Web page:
The independent Migration Advisory Committee (MAC) published its latest comprehensive review of the Shortage Occupation List (SOL) yesterday.
In September last year, the Government initiated a broad review of the Shortage Occupation List, the SOL, emphasizing the importance of assessing labour shortages based on the latest available evidence. In fact, the committee’s previous review of (permitting more relaxed visa conditions for specific jobs) first emerged in September 2020.
What were the results of the Migration Advisory Committee Review?
The headline finding from the recent review is that the MAC recommends ending the SOL. First, apparently they believe the SOL raises the risk of exploitation, lowers wages, and imposes high administrative burdens. Furthermore, the committee expressed their lack of confidence in the SOL as a practical immigration solution for labour shortages in low-wage sectors.
The report’s report details a brief overview of the content, highlighting a significant change in this review. In particular, they recommend that no employer should be allowed to pay below the “going rate,” whether there is a labour shortage or not. The “going rate” is the full-time annual salary that only the lowest 25% of workers earn. Therefore, the change hopes to protect local workers from wage undercutting. Of course, this will hopefully reduce the exploitation of migrants.
Previously, being on the SOL allowed employers to pay 80% of the going rate. With this change, most occupations on the SOL will become ineligible. This doesn’t mean they won’t face labour shortages. Rather, it means the Skilled Worker (SW) route already addresses these shortages. Their focus has been on occupations where the going rate is below the general salary threshold of £26,200 per year, making it beneficial to pay below this threshold.
What does opening up low wage occupations mean for migrant workers?
Allowing more liberal access to low-wage occupations carries risks. Low-wage employment is where serious worker exploitation often occurs, particularly among migrants. Migrant workers on the SW route rely on being employed by a sponsoring firm to remain in the UK. As such, it can make them vulnerable to unscrupulous employers who might exploit their vulnerability. Using the SOL to ease the recruitment of low-wage workers increases this risk.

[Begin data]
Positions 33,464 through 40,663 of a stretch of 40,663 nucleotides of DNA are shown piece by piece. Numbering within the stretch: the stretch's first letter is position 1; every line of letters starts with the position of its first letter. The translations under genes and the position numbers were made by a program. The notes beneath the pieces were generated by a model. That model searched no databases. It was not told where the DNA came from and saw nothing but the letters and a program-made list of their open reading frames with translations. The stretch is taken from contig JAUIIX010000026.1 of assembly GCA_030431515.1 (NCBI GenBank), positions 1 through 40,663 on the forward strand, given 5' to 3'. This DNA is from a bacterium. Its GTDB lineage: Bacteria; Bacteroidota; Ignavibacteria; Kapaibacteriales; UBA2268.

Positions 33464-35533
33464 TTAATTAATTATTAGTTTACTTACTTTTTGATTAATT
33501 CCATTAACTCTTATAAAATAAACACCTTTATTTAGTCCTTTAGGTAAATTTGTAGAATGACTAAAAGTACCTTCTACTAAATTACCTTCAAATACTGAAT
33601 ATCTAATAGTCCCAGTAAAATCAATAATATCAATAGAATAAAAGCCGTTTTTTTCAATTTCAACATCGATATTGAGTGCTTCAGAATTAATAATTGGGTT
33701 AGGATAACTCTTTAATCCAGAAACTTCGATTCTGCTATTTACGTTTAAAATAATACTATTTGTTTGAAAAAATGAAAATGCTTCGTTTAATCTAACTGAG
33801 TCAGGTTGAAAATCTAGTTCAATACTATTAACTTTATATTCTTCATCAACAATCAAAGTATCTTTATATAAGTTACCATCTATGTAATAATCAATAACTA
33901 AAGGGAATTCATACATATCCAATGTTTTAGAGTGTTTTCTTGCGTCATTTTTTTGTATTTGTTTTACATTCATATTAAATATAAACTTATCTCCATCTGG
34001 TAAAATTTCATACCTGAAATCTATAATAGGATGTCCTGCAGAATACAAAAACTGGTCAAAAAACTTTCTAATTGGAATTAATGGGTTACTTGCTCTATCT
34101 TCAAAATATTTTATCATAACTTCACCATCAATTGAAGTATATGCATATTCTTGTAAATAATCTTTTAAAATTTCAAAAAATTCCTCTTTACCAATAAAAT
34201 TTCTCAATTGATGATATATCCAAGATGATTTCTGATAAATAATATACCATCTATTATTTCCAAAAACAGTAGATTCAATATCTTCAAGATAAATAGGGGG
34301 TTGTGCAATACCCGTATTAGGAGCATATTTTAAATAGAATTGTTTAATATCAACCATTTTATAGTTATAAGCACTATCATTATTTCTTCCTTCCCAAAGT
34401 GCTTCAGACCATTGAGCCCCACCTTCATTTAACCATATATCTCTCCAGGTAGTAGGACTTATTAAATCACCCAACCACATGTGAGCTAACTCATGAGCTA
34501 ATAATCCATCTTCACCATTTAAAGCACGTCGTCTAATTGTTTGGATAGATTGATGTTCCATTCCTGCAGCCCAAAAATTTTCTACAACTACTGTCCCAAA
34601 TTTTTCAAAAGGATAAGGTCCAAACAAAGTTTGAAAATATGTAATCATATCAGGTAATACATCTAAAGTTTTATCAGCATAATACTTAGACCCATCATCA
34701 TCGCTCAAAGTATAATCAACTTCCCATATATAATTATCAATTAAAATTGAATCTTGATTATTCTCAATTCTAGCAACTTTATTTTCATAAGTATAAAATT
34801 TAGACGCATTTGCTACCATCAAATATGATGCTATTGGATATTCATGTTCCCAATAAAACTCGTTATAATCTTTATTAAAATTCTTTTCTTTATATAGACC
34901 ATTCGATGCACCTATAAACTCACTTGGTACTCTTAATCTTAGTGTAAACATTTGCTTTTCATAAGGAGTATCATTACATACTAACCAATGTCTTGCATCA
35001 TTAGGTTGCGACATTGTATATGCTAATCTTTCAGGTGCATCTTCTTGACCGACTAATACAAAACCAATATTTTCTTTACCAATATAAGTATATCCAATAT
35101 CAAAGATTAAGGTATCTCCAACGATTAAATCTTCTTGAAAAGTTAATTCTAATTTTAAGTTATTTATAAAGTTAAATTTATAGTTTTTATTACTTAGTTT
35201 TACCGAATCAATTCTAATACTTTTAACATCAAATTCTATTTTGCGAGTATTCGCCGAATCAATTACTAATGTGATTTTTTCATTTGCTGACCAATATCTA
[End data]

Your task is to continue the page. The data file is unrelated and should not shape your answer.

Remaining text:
Additionally, low-wage migrants can lead to unforeseen financial costs for the UK government. For instance, if the visa route allows dependents. Stakeholders often overlook costs when arguing for SOL inclusion – they must be recognised by those accountable to taxpayers.
What does the shortage occupation list review mean for British employers?
Finally, the Skilled Worker route doesn’t work for most low-wage employers. There are high administrative burdens and associated fees, so it’s often uneconomical.
Considering these concerns over the shortage occupation list, the preference is for the Government to abolish the SOL. Instead, they suggest that in future, the MAC explore individual occupations/sectors with acute labour market issues, possibly in collabouration with other bodies. This would focus on changes to wages, terms, conditions, training, education and technology investment. In other words, amore practical response to the problems.
If the Government chooses to retain the SOL, a minor review will be conducted in Spring 2024.
The review recommends adding 8 occupations to the SOL and 2 to the Scotland-only SOL. Government also considered RQF 1-2 occupations ineligible for the SW route due to skill thresholds but found insufficient evidence of steps taken to improve domestic recruitment. The Government stressed that the inclusion of such occupations should be exceptional, as reflected in their recommendations.
FTo learn more:
For more information please contact Leena Chouhan our Immigration Department Head on 02074275972
A 130-page report is available for reference. For the review and UK Government Website on this matter see HERE;